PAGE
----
Tuesday, March 31, 2009

Connection Reset error resolved

I just resolved the weirdest bug with a web site.  I had already built this web site for a customer which includes a way to upload Excel spreadsheets, parse them and store them in a MySQL database.  The code was working fine on my development server, and on the test server, and the customer could use it.

When I pushed the code to the production server, the upload just would not work.  It kept giving the error, "Connection Reset", in the Firefox browser, along with the message: "The connection to the server was reset while the page was loading."

I went back and tested it on my development server - and the same issue was happening!  I could not upload any spreadsheet files, the error would instantly occur; no time-out period or anything.

I tried adding debug statements early on in the PHP code which received the file, but the browser would not render any HTML at all; the error came up before that point!


It turns out it was a firewall issue on my end.  I had set up port blocking a few days prior to keep my kids' computers from hogging all my bandwidth - I blocked ports 6881 thru 6899, the Bittorrent ports, so that I could actually get some work done.

For some reason, those ports were being used by file uploads of any sort, at my end!

So if you have problems with file uploads giving this kind of error, check your firewall settings.  It could be close to you (within your control), our at your Internet service provider's end (they're blocking ports for you).  My Qwest DSL business-Internet line has no ports blocked by the provider, thank God.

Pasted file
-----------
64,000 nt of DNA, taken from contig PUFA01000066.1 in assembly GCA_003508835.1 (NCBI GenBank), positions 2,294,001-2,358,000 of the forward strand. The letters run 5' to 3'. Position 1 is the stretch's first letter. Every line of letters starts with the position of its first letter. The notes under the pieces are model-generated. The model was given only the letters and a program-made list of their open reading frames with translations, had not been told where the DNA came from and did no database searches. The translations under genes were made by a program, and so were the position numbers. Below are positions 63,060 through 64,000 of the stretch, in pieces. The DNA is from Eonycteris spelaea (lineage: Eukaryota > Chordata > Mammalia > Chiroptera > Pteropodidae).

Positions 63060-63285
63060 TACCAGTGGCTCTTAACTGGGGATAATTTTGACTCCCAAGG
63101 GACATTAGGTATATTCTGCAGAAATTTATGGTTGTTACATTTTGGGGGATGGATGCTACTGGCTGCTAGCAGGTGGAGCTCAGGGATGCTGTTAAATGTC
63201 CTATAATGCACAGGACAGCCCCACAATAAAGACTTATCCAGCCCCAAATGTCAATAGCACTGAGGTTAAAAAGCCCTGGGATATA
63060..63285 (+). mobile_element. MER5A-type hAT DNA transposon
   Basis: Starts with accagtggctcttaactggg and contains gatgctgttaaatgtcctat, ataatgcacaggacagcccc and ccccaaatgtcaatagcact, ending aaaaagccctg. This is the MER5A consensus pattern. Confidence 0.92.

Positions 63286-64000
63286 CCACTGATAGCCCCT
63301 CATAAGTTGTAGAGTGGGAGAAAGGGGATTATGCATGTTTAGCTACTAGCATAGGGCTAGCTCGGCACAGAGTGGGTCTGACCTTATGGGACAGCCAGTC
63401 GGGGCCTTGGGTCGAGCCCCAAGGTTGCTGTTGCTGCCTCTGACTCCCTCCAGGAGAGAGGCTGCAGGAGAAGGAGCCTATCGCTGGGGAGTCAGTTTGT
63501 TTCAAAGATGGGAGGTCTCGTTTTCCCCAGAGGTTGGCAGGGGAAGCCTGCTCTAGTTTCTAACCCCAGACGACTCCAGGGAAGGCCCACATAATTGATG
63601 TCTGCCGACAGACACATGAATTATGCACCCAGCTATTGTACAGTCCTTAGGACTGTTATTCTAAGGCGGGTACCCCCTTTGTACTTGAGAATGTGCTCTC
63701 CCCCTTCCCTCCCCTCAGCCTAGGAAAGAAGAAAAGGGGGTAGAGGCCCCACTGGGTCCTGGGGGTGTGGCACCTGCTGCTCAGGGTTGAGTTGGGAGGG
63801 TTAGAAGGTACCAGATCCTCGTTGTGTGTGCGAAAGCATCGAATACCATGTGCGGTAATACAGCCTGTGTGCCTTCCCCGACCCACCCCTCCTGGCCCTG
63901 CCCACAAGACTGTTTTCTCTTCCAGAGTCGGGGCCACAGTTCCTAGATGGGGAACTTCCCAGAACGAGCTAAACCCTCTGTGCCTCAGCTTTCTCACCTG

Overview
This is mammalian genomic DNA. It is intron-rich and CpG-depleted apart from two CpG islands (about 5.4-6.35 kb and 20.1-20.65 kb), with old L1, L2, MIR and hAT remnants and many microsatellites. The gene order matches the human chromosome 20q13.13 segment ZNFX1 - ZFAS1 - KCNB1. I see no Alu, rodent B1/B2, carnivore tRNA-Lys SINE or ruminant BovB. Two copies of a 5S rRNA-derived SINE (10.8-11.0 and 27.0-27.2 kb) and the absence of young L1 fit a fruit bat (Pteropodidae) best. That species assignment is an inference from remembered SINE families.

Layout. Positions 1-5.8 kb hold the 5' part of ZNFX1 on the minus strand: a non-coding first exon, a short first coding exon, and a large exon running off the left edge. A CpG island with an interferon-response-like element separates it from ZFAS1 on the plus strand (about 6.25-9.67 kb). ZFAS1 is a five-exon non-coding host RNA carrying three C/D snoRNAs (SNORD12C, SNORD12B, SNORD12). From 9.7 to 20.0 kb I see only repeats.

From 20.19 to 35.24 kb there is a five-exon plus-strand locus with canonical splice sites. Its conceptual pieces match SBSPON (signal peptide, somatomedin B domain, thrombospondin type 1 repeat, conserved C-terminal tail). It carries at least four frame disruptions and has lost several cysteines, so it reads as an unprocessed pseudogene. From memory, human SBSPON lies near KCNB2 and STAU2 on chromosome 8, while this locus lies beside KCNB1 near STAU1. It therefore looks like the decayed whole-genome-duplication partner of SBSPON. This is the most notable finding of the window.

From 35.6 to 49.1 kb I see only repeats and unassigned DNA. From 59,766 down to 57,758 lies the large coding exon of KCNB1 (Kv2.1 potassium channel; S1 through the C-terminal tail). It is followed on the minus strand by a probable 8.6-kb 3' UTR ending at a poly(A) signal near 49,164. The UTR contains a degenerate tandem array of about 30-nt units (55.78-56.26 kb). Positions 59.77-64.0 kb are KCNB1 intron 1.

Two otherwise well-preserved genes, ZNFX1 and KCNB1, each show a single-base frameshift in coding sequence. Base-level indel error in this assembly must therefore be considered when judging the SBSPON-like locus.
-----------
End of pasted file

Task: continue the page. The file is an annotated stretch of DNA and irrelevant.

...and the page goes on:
Sunday, December 21, 2008

Podcasting Problems

I just installed Juice, at a friend's recommendation, for managing Podcasts I listen to.
After playing with it for about 5 minutes, I can see it's not usable yet by normal human beings.

The Library feature has many lists of podcasts, more than half of which could not be viewed (some kind of "error"). Some of them had weird HTML entities and even [[CCDATA type things in them which shouldn't be there. And none of them were the basic tech podcasts that I personally consider most important: like, anything from Leo Laporte (Twit, Security Now, ...) or Revision3 (Diggnation, Totally Rad Show, ...)

I figured, maybe that's OK, there's a LOT of podcasts out there now, I can excuse it if it doesn't know what I personally like.

Using the Library was very discontinuous; you CANNOT click on a "+" sign to open the list, you have to know to click on the little folder-icon to open it. Then, to close it, you CANNOT click on the folder, you must click on the "-" sign! That's ridiculous; both should work in both situations. In fact, let me click anywhere within the big rectangle defining the entire line, from left to right, top to bottom, to expand/collapse that part of the tree list. Basic usability concepts, and I'm not even an Apple person.